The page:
Two years ago, student leader Gabriel Nadeau-Dubois rose to fame by becoming the face of Quebec’s so-called Maple Spring. He turned the episode that spelled the beginning of the end of premier Jean Charest’s tenure into a book titled Tenir tête.
Last week, the book won the Governor General’s 2014 French-language non-fiction prize. On Sunday, Nadeau-Dubois revealed that he was giving his $25,000 prize to a citizens’ coalition devoted to blocking TransCanada’s Energy East pipeline.
He used the prime time television platform of the Radio-Canada talk show Tout le monde en parle to make his announcement. He said he hoped to lead by example. Since then, donations to the anti-pipeline cause have been pouring in.
This is only one small measure of how quickly Central Canada’s public opinion is gelling against the plan to link the Alberta oilfields to the refineries of Eastern Canada.
Once considered the pipeline bid most likely to succeed, TransCanada’s project is on the way to joining Enbridge’s Northern Gateway on the long shots list.
According to a poll on Friday, two-thirds of Quebecers oppose Energy East.
On that same day, the premiers of Ontario and Quebec put forward a list of provincial conditions that TransCanada would have to meet to secure their support.
In so doing, Kathleen Wynne and Philippe Couillard borrowed a page from British Columbia Premier Christy Clark’s handbook.
Two years ago, Clark presented Enbridge with a list of conditions to meet in exchange for her government’s support for its Northern Gateway pipeline.
B.C. had five conditions. Quebec and Ontario have seven.
On paper, the federal government and the National Energy Board have the final say on the way forward.
But there are myriad ways for a province to block or delay a federal infrastructure project and it would not be the first time that voters had forced governments to think twice about allowing a controversial one to go forward.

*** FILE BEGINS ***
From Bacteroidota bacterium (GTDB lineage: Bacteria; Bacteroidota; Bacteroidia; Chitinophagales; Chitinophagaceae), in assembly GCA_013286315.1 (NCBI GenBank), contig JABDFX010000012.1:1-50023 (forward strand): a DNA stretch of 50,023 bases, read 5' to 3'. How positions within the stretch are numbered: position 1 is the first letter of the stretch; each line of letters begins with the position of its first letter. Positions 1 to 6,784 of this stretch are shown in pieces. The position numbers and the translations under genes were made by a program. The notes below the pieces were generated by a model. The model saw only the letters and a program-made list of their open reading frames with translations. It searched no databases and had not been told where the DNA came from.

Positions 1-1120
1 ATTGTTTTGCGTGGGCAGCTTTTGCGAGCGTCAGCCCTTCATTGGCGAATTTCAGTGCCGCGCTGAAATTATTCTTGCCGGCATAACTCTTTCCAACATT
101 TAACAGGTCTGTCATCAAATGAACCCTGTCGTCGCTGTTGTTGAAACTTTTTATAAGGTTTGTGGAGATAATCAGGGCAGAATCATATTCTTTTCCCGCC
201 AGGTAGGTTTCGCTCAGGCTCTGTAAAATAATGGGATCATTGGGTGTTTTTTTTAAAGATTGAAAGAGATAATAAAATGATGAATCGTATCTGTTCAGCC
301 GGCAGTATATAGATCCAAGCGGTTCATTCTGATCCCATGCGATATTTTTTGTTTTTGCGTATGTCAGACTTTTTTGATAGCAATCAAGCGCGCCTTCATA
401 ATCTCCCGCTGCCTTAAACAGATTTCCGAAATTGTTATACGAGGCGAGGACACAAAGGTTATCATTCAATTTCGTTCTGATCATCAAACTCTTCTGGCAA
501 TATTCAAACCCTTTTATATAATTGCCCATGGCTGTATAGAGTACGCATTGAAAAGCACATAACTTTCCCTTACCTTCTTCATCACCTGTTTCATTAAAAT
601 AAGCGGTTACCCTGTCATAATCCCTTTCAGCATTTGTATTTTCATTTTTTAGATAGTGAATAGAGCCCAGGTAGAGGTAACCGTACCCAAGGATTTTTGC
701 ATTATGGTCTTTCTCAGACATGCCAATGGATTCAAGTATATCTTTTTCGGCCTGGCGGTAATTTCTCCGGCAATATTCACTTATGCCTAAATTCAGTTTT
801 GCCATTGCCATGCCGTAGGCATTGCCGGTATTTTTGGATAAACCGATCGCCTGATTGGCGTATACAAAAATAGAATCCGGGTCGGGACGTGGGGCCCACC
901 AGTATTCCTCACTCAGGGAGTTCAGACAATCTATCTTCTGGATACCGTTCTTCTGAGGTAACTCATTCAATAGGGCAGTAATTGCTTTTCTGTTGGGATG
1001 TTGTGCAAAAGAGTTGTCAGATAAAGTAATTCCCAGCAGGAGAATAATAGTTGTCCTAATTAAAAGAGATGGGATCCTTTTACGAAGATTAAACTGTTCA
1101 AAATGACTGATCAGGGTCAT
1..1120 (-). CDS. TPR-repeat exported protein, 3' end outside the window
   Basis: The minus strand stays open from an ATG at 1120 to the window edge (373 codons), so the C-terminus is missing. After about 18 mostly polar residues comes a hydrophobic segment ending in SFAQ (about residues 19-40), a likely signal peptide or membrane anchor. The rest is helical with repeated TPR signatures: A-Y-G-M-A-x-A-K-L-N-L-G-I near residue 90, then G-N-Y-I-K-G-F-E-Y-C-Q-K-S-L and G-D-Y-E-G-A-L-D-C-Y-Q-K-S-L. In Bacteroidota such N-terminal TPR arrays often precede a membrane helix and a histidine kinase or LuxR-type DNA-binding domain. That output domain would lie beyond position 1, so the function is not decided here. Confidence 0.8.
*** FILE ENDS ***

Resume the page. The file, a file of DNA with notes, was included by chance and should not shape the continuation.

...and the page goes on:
The fact that otherwise business-friendly provincial governments are putting more and more distance between themselves and the pipeline file is a sign that public opposition to these projects is fast spreading well beyond the environmental movement.
Knowing all this, Alberta Premier Jim Prentice is embarking on a goodwill mission to Quebec and Ontario. But this may be a case of shutting the barn door after the horse has bolted.
Like Clark, Wynne and Couillard have made social acceptability a condition of provincial support. But securing a social licence for its projects may amount to mission impossible for the energy industry.
In British Columbia, municipal politicians have joined the First Nations and the environmentalists on the barricades.
In Ontario and Quebec, opponents of TransCanada’s plan include the major natural gas carriers.
The Parti Québécois and its Bloc cousin have also joined the battle against Energy East, reconnecting in the process with social activists such as Nadeau-Dubois who had otherwise been keeping their distance from conventional sovereigntist politics.
So far, the main federal opposition parties support the notion of an expanded pipeline network to get Western Canada’s energy resources to markets. Both the Liberals and the NDP are cautiously on side with TransCanada’s pipeline.
But for how long?
Last weekend, a resolution urging Justin Trudeau’s Liberals to oppose Energy East was defeated by the party’s Quebec youth wing. The fact that it came to the fore at all confirms that the project will be on the federal election radar.
With a Quebec anti-pipeline backlash gaining steam and against the threat of bleeding support over the pipelines issue to the Green party in B.C. next year, pressure on NDP Leader Thomas Mulcair to join the fight against pipeline developments is also mounting.
Nearly a decade ago, Stephen Harper’s Conservative government set out to aggressively champion Alberta’s energy ambitions.
In the name of Canada’s superior economic interest, the ruling Conservatives removed potential regulatory roadblocks from the pipelines’ path.
They cast environmental activists as public enemies and themselves as the best friends of the energy industry.
But instead of a clearer course to its goal, Canada’s energy industry is now left to cope with movable lines in the provincial sand and a politically poisoned pipeline well. This is obviously not the legacy Harper had in mind.
Chantal Hébert is a syndicated Toronto Star national affairs writer.